You do also have the option of installing whatever grip you want on the club, but we will go over the Ping specific ones for the i525 irons. 

The grip available for the i525 is the Golf Pride 360 Tour Velvet, which is probably the most popular grip choice on the PGA Tour. It is a rubber blend compound with a non-slip surface. The design itself pulls moisture away to make sure you are getting the best grip possible. 

The grip sizes available are:

  • +1/16”
  • +1/32’
  • Standard
  • -1/64”
  • -1/32”
  • -1/16”

Each grip is a different size and it all comes down to hand measurements and preference. Most golfers don’t realize that the grip size has a lot to do with drawing or fading on the ball. We recommend going to a fitter to find out the best grip size for your clubs to maximize distance.

ping i525 golf pride tour velve grips

Ping i525 vs i500 Irons

So, how do the new Ping i525 irons review against the old Ping i500 irons?

The i525 and i500 irons are very similar looking, but there are definitely some differences that make the i525s a better choice in our opinion.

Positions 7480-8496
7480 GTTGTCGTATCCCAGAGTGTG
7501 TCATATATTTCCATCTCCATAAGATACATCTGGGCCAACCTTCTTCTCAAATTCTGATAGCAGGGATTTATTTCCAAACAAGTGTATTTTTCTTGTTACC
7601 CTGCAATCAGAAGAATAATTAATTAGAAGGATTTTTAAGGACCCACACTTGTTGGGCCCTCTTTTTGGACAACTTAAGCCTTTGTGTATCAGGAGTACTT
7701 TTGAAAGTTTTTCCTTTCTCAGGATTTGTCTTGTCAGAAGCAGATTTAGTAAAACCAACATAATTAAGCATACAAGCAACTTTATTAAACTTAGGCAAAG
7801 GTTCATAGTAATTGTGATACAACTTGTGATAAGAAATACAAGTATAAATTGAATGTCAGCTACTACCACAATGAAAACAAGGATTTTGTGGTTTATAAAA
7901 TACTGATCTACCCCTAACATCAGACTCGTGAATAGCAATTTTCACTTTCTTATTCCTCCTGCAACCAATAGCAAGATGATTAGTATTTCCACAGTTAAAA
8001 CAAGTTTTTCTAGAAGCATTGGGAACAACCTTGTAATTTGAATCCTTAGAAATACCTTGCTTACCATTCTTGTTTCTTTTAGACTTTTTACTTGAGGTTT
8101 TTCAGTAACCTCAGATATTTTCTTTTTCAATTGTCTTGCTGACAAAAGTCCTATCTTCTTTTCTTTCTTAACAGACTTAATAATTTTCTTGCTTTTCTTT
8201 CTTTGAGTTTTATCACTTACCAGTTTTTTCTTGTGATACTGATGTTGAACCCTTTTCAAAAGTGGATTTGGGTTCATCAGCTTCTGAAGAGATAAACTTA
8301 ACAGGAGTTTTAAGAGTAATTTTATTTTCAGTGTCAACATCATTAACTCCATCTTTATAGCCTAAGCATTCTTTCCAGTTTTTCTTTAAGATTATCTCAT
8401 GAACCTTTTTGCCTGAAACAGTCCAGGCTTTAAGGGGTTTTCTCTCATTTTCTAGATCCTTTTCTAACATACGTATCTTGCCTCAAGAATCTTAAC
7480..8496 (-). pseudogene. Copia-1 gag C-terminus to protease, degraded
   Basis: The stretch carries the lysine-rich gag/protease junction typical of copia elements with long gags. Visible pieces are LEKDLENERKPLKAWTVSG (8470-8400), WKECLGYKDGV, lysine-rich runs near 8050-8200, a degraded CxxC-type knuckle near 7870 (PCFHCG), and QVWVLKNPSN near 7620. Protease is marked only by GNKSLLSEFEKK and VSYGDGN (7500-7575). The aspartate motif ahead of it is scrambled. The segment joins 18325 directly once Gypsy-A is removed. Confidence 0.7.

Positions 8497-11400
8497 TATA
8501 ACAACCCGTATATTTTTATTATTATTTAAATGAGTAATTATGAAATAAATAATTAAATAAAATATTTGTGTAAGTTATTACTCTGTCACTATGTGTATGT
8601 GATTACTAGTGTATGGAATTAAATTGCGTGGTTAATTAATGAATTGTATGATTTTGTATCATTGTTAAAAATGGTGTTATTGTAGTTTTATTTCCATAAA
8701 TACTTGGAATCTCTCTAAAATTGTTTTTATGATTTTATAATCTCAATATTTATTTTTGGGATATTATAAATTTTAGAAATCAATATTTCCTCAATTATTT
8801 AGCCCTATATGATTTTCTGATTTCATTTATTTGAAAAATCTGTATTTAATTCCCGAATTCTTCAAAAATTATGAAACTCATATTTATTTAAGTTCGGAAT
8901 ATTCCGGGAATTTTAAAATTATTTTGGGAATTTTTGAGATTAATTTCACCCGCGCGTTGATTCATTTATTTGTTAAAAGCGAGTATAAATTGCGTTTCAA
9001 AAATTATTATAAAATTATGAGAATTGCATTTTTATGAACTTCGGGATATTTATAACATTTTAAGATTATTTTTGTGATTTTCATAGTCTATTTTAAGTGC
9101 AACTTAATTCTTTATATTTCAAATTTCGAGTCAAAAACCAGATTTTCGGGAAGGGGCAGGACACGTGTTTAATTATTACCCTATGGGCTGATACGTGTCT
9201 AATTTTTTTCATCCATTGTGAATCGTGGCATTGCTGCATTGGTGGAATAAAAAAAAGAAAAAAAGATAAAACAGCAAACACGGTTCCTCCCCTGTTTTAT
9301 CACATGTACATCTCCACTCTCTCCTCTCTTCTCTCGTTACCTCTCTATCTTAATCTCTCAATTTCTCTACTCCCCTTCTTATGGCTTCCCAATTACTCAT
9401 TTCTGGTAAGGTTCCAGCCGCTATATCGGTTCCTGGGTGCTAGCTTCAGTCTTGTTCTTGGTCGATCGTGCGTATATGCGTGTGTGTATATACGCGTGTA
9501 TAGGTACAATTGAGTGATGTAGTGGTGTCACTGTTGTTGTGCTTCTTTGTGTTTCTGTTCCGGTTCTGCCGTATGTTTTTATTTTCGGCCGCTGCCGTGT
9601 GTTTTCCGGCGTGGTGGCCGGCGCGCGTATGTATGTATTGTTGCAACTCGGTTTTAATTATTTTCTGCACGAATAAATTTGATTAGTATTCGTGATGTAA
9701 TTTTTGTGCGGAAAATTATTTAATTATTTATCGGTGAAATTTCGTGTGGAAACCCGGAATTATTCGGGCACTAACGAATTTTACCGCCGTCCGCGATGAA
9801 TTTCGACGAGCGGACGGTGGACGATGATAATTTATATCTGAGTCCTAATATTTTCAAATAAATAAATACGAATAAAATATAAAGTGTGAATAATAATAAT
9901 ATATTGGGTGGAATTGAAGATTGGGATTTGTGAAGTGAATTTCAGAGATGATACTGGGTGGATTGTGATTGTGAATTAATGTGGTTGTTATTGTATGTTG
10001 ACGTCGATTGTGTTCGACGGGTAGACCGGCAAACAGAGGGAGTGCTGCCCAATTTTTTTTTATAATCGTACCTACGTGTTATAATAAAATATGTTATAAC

With the i500s, they lacked a solid feel off the face. The ball seemed to explode off the face with high ball speed, but it wasn’t a great feel and the sound was quite hollow. With the i525s, the extreme tungsten perimeter weighting makes a huge difference. It increases the moment of inertia, which makes them slightly more forgiving even on mis-hits.

The close together grooves and four added grooves on the i525s also seemed to make a difference. It was easier to control spin on shots near the green. Even on longer iron, shots the ball flight was great and seemed to land on the green with ease. 

Both sets of irons are marketed as player-distance irons. They definitely aren’t a straight blade iron, more of a muscle-back, but they are slick to look at from above and the ball explodes off the face.